Enraged and embarrassed, the gang leader is about to kill the fake Cassidy when he hears distant rock music. Within seconds, he realizes that the source is getting closer and is soon joined by maniacal laughter coming over a crackling megaphone. With a snap of his fingers, Top Hog orders one of his men to take the prisoner to his office while the others run for the exit. Nobody gets very far before a blue jeep, which has been outfitted with a wide battering ram, smashes through the front of the warehouse. The vehicle leaves a gaping hole in the wall, which is made worse by hooked chains on the rear bumper that catch and tear more of the obstacle down. The jeep continues at full speed through crates, shelving units, and the slower gang members whose deaths are celebrated by honks of the horn. Tires screech as the driver hits the brakes and gets the car to spin, the move appearing to have no purpose beyond making those inside dizzy. With an embarrassing thud, the vehicle hits the back wall and hisses to a stop.

The gang have already drawn their weapons and are cautiously approaching the jeep when the sunroof opens. Bullets fly at the blonde figure that leaps out, the projectiles creating so many holes that the top half of their target falls off. The legs of the cardboard cutout are casually tossed to the floor before the shriek of a megaphone makes everyone cringe and cover their ears. With the tattered remains laying face up, the frustrated criminals realize that they have destroyed another Cassidy decoy. They are about to inch closer when the jeep briefly roars to life and a man inside begins making engine noises. The sounds change to the exaggerated screams and detailed begging of those whose parts are still stuck to the scuffed battering ram.

“So that was your plan, Cassidy?” Top Hog asks with a chuckle. He turns to see their prisoner is trying to roll away and fires his gun into the air to stop her. “Two decoys, so that you could get the drop on us. Guess you thought more of us would get run over. You still have thirteen of my crew standing and you’re cornered in that jeep. Now, the only question is if I send a piece of you back to the Duchess as a message that she should stay out of my business. Damn northerner needs to stay out of Texas’s business.”

“Actually, that young woman was the bait and I was the distraction,” Lloyd announces from inside. With a gleeful laugh, he opens one of the doors and yanks it back when the gang shoots at him. “Well shit. That was my favorite power window button. Anyway, people make that mistake all the time. You see, bait draws you in and, at least here, allows the real predators to follow you back to the previously hidden hideout. Not even a sign to help us out, which is very rude and unaccommodating. Now, the distraction’s job is to keep you looking in one direction while a mischievous maiden of mayhem prepares her new toy somewhere else. Don’t bother running, boys, because she’ll take that as an insult.”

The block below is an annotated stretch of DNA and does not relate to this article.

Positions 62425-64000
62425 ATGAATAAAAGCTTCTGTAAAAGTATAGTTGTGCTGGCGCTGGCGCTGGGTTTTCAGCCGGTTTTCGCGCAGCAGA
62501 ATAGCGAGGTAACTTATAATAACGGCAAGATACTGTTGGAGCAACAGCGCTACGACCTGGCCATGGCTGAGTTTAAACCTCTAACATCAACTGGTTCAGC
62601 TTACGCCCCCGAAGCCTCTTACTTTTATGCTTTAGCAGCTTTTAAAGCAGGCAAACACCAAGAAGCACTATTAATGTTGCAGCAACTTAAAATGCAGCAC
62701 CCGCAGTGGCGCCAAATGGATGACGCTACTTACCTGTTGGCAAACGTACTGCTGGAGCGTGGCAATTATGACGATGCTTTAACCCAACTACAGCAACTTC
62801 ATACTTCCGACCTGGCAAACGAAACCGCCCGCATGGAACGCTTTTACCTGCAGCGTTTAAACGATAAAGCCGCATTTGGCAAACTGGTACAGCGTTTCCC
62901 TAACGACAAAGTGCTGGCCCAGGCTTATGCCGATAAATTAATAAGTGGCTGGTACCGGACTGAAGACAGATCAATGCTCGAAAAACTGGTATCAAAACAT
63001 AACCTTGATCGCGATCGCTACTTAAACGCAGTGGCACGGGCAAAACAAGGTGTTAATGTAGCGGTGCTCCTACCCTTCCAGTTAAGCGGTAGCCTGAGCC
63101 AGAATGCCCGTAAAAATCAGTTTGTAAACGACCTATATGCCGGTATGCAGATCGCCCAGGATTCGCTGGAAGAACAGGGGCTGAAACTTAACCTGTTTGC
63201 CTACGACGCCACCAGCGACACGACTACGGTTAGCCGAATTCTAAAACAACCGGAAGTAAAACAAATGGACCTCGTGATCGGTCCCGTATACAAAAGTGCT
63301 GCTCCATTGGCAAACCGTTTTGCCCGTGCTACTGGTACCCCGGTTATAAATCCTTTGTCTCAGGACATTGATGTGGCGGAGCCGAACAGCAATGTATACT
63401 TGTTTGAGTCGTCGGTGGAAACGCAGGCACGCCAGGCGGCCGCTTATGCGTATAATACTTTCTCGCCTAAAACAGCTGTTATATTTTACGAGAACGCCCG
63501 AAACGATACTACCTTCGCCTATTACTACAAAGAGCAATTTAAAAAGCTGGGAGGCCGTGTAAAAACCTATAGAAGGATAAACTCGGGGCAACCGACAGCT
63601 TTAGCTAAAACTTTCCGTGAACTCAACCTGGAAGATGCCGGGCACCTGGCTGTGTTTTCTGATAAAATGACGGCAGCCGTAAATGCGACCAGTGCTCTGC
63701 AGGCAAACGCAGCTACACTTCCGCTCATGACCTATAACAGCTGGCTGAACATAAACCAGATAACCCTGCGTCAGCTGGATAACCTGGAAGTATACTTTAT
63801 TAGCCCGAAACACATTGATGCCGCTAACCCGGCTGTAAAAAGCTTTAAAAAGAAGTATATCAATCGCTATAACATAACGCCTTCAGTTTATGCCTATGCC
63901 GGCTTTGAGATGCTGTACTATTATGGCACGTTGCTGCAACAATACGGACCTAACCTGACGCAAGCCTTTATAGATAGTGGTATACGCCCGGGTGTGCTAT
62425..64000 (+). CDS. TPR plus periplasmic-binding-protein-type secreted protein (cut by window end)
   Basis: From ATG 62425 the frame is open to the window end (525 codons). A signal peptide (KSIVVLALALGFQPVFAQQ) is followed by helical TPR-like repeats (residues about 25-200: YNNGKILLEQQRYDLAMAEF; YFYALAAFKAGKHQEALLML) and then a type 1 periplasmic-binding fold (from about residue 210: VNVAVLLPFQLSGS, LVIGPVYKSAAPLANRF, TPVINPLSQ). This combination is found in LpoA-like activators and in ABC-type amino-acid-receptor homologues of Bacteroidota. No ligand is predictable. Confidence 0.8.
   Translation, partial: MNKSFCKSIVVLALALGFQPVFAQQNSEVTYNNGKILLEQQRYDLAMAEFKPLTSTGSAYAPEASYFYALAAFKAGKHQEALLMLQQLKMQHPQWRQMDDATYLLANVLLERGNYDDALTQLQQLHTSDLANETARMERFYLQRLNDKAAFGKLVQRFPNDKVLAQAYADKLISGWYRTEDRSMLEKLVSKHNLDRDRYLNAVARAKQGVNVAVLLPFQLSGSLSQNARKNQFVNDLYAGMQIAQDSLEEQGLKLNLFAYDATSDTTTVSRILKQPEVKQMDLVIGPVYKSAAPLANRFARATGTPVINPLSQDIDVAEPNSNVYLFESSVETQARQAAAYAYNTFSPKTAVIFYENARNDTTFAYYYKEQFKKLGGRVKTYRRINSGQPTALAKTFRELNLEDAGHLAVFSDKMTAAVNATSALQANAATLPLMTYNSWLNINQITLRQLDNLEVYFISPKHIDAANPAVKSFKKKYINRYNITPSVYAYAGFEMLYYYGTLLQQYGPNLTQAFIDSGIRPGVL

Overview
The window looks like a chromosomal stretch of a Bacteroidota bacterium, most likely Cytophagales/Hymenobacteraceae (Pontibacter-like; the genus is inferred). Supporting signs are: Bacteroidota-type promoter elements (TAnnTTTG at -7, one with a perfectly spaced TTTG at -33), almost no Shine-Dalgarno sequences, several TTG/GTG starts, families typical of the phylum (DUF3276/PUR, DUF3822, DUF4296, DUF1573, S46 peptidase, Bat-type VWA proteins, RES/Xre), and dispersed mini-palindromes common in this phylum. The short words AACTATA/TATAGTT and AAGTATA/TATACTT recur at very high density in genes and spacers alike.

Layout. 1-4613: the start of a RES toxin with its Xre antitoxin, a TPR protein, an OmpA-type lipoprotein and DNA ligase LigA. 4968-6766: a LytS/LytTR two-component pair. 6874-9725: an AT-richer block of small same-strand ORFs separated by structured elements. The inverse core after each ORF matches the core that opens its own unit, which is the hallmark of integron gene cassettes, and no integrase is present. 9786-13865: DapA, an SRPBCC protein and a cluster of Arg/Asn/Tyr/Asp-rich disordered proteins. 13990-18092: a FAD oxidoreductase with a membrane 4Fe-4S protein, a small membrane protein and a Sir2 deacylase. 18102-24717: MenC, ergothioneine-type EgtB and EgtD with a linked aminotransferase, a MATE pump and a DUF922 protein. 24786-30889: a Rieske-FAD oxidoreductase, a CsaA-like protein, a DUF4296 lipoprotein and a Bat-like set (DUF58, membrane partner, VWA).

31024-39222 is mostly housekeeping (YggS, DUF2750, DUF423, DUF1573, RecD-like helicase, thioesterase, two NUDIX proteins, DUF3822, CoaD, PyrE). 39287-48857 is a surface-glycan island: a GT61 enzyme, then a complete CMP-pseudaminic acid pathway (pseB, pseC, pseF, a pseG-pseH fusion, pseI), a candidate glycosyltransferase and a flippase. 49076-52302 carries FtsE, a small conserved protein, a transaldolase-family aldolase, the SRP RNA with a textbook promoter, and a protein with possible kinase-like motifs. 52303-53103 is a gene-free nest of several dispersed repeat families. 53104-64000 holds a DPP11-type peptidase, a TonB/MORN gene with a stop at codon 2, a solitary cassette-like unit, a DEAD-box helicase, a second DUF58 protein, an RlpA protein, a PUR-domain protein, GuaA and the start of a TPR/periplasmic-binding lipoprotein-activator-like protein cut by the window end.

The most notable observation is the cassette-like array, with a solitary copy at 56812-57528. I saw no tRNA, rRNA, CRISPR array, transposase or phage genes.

Top Hog and his men turn toward the hole in the wall, which has exposed them to the large parking lot. The sun forces them to squint at the lone figure standing behind a loaded mini-gun, the weapon glinting in the midday light. Clouds move across the sky, which makes it easier for the gang to identify the denim jacket and blonde hair of their enemy. They take a few shots at the distant woman, but their bullets either miss completely or bounce off several riot shields that are strapped to the weapon. A slamming car door causes them to jump, but they turn in the wrong direction and are unable to stop Lloyd from racing toward the prisoner. Wearing orange pants from his time as a prisoner and a red shirt with a lightning bolt, the black-haired serial killer seems like an obvious target as he scoops up the young woman and dives behind a box of grenades. Suddenly afraid for their lives, Top Hog and his men attempt to scatter and hunt for cover.

“I hate moving targets,” Cassidy growls.

And don’t forget how it all started in
CROSSING BEDLAM!
Also on sale for 99 cents!

charles

About the Author:

Charles Yallowitz was born and raised on Long Island, NY, but he has spent most of his life wandering his own imagination in a blissful haze. Occasionally, he would return from this world for the necessities such as food, showers, and Saturday morning cartoons. One day he returned from his imagination and decided he would share his stories with the world. After his wife decided that she was tired of hearing the same stories repeatedly, she convinced him that it would make more sense to follow his dream of being a fantasy author. So, locked within the house under orders to shut up and get to work, Charles brings you Legends of Windemere. He looks forward to sharing all of his stories with you, and his wife is happy he finally has someone else to play with.

Blog: www.legendsofwindemere.com
Twitter: @cyallowitz
Facebook: Charles Yallowitz
Website: www.charleseyallowitz.com

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Progress, such as it is.